Aesthetic Bursts is the fourth and final section. Here Salcman includes a couple of poems descriptive of Baltimore locales, such as “Howard Street Rhapsody”, and to a lesser extent, “The Blizzard”, as well as poems in other locales, such as “Pictures At the Century Bar” set in New York, or the island of Delos in “The Cult of Beauty”. As one might infer from the title of this section, the subject matter of the poems is often art in one form or another. There are unique views expressed. For example, “When Bach Was Street” is a cultural laugh riot in a book that is very, very serious most of the time. Though Death is, in a sense, a ghostwriter that the poet calls upon in this book, the poems are full of life. “In-Painting” is about art restoration, a true vision of life and its imperfections. When death takes center stage in the poems, the language is alive. Art gives life a stay of execution. In “The Marled Beam,” Nicholas Hughes, the son of Sylvia Plath and Ted Hughes, comes back to life. However, death or the void is ever-present in this book. Lines from the concluding poem, the Emersonian “Winter Poem,” manage to achieve a cultural
and emotional stasis:

All was darkness before the word and the void opened up
to the light. I don’t know where to go at my age but onwards
towards the light and embrace it. Today is someone’s birthday
and someone else’s anniversary and a day of remembrance.

What finally are the lessons on death we get from Shades and Graces? What is made clearer; that’s all and that’s enough. Salcman does not re-interpret death but brings us closer to it, perhaps a sort of acceptance or understanding. His vision takes us closer than the dread growing inside of us. The poet is not going to play the Rabbi!

So all will be well and nothing will complain.
The low winter sun rakes the field and the room;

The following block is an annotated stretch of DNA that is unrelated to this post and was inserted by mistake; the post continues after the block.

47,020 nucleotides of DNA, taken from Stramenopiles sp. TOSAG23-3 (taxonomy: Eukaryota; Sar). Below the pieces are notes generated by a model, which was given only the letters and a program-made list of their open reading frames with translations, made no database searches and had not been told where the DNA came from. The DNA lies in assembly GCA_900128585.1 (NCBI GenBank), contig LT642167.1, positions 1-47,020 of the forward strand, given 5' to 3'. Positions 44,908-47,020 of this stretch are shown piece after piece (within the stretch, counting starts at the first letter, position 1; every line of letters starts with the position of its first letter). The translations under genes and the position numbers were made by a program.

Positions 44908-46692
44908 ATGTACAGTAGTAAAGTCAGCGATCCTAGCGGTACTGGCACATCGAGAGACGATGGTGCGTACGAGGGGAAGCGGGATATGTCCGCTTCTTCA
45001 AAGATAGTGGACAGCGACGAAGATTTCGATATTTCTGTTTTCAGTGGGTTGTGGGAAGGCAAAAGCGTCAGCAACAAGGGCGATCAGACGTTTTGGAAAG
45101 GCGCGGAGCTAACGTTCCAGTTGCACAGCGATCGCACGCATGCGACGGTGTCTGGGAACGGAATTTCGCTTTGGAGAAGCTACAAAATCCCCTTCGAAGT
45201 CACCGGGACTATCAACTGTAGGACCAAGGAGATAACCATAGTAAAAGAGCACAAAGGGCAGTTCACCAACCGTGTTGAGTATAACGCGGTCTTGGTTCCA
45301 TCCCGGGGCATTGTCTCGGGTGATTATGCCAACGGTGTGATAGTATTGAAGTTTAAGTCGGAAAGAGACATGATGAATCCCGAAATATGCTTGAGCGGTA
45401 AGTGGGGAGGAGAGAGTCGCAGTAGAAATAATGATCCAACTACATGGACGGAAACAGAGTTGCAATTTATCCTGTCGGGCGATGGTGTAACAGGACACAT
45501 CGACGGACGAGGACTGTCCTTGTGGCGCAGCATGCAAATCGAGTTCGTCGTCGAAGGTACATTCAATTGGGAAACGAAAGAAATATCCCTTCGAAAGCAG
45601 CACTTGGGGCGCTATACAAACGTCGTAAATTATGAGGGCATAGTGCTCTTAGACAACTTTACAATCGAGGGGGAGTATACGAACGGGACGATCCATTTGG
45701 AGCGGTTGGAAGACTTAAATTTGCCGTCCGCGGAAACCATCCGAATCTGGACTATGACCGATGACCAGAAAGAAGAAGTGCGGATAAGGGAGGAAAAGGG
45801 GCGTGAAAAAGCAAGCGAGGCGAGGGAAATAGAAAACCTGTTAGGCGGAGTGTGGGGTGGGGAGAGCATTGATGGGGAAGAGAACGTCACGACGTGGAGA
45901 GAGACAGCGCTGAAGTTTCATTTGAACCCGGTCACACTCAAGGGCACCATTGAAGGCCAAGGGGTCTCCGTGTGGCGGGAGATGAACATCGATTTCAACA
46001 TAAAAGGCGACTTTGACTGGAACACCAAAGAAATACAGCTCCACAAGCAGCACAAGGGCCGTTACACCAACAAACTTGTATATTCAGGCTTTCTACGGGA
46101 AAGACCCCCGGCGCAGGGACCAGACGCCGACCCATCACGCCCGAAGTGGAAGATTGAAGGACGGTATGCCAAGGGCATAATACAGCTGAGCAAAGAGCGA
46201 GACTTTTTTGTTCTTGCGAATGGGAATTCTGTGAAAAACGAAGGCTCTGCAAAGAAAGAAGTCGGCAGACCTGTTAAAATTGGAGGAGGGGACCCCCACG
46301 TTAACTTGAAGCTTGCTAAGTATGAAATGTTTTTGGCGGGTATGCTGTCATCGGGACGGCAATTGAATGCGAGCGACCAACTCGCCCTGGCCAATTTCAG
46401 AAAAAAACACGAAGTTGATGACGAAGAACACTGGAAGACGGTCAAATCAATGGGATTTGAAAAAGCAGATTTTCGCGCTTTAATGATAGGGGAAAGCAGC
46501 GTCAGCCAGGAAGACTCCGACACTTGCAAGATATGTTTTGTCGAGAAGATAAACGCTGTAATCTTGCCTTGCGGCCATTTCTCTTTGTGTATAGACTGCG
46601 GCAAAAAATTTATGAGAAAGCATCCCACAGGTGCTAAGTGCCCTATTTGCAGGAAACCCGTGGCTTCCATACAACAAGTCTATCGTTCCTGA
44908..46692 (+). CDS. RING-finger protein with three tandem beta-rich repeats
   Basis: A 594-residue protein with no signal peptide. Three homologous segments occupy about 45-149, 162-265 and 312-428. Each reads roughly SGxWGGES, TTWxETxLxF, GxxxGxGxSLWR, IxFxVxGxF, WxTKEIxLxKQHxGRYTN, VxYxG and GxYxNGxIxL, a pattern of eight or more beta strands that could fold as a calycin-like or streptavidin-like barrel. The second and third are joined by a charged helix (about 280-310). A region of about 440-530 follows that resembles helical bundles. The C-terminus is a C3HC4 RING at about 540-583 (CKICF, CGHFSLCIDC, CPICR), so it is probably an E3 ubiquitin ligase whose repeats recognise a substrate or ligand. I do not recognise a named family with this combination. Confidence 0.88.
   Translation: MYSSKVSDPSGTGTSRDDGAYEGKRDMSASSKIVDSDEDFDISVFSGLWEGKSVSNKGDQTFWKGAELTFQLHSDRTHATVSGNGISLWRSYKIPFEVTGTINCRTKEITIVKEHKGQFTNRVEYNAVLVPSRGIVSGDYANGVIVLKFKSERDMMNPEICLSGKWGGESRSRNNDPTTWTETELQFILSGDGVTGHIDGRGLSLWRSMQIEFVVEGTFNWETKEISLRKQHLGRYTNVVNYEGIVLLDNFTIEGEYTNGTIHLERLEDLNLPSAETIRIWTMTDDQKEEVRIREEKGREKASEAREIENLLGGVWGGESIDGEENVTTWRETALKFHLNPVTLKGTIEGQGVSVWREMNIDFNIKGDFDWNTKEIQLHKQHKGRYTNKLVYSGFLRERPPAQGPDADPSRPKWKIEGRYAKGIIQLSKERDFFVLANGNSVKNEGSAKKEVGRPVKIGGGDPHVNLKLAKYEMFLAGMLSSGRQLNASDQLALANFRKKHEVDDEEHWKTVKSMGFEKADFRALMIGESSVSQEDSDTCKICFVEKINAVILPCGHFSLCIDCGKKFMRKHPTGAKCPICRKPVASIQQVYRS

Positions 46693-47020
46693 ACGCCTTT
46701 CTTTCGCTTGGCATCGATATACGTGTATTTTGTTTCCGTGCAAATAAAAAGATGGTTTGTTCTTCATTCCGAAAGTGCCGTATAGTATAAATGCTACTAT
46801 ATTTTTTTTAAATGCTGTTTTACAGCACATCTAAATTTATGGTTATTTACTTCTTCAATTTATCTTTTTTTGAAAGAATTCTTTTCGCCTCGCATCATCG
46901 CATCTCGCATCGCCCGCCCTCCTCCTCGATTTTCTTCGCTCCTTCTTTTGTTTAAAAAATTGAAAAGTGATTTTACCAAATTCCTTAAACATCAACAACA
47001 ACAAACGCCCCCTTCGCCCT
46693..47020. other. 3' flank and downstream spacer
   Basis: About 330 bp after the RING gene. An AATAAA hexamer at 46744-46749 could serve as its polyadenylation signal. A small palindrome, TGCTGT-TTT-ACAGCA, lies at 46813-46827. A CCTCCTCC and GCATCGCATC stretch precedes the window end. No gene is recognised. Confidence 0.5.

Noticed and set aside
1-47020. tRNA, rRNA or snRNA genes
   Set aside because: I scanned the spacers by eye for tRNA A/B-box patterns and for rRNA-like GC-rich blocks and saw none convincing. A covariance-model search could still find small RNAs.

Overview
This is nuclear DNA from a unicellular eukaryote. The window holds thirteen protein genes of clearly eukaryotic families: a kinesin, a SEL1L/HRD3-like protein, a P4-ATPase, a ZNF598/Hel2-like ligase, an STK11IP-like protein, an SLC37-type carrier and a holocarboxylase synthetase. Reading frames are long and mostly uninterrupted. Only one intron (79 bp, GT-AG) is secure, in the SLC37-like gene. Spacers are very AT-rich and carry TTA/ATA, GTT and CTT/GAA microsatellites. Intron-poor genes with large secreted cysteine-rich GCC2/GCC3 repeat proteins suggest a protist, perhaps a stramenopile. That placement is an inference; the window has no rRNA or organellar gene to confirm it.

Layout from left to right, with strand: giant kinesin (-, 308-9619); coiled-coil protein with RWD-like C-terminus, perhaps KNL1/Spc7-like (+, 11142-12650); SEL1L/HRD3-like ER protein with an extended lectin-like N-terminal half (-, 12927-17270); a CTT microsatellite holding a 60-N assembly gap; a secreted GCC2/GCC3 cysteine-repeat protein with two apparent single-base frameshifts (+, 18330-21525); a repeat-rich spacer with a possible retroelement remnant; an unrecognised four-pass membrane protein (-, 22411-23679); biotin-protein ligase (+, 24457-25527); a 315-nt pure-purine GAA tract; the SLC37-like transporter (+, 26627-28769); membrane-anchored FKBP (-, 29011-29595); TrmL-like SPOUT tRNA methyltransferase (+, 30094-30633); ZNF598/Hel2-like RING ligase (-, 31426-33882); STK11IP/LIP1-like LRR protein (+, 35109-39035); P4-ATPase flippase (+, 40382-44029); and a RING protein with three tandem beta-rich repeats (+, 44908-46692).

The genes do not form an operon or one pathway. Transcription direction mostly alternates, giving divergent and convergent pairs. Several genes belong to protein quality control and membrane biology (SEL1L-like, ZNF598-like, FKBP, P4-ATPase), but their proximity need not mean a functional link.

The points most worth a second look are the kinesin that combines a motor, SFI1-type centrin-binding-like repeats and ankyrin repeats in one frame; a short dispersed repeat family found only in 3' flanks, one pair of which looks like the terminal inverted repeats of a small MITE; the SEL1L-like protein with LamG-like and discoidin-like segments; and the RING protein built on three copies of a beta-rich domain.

in the winter’s light I hear the silent growing thing.

© Michael Salcman, David Eberhardt, and Dan Cuddy

Michael Salcman, poet, physician and art historian, was born in Pilsen, Czechoslovakia, came to the United States in 1949 and trained in neurosurgery at Columbia University. Formerly chair of neurosurgery at the University of Maryland and president of the Contemporary Museum in Baltimore, he is the author of six medical textbooks and seven previous collections of poems, including The Clock Made of Confetti, nominated for the Poets Prize, and The Enemy of Good is Better. He edited Poetry in Medicine, a standard anthology of classic and contemporary poems about doctors, patients, illness and healing. His poems have appeared in numerous journals including Arts & Letters, Harvard Review, Hopkins Review, Hudson Review, New Letters, Notre Dame Review and Poet Lore. His previous collection, A Prague Spring, Before & After, won the 2015 Sinclair Poetry Prize.

David Eberhardt was born March 26, 1941. As a peace protester, he was incarcerated at Lewisburg Federal Prison in 1970 for 21 months for pouring blood on draft files with Father Philip Berrigan and two others to protest the Vietnam War. He is retired after 33 years of work in the criminal injustice system as a Director of Offender Aid and Restoration at the Baltimore City Jail. He has published three books of poetry: The Tree Calendar, Blue Running Lighs, and Poems from the Website, Poetry in Baltimore. He has completed a peace movement memoir: For All the Saints, a Protest Primer influence by Dillard, Thoreau, Nabokov, Mailer, Agee, Thomas, Lecky, Capote and Cousteau – available from Amazon. Mozela9@comcast.net and on Facebook.

Dan Cuddy is currently an editor of the Loch Raven Review. Most recently he has had poems published in the End of 83, Broadkill Review, Welter, Bhubaneswar Review, the Twisted Vine Literary Journal, the Pangolin Review.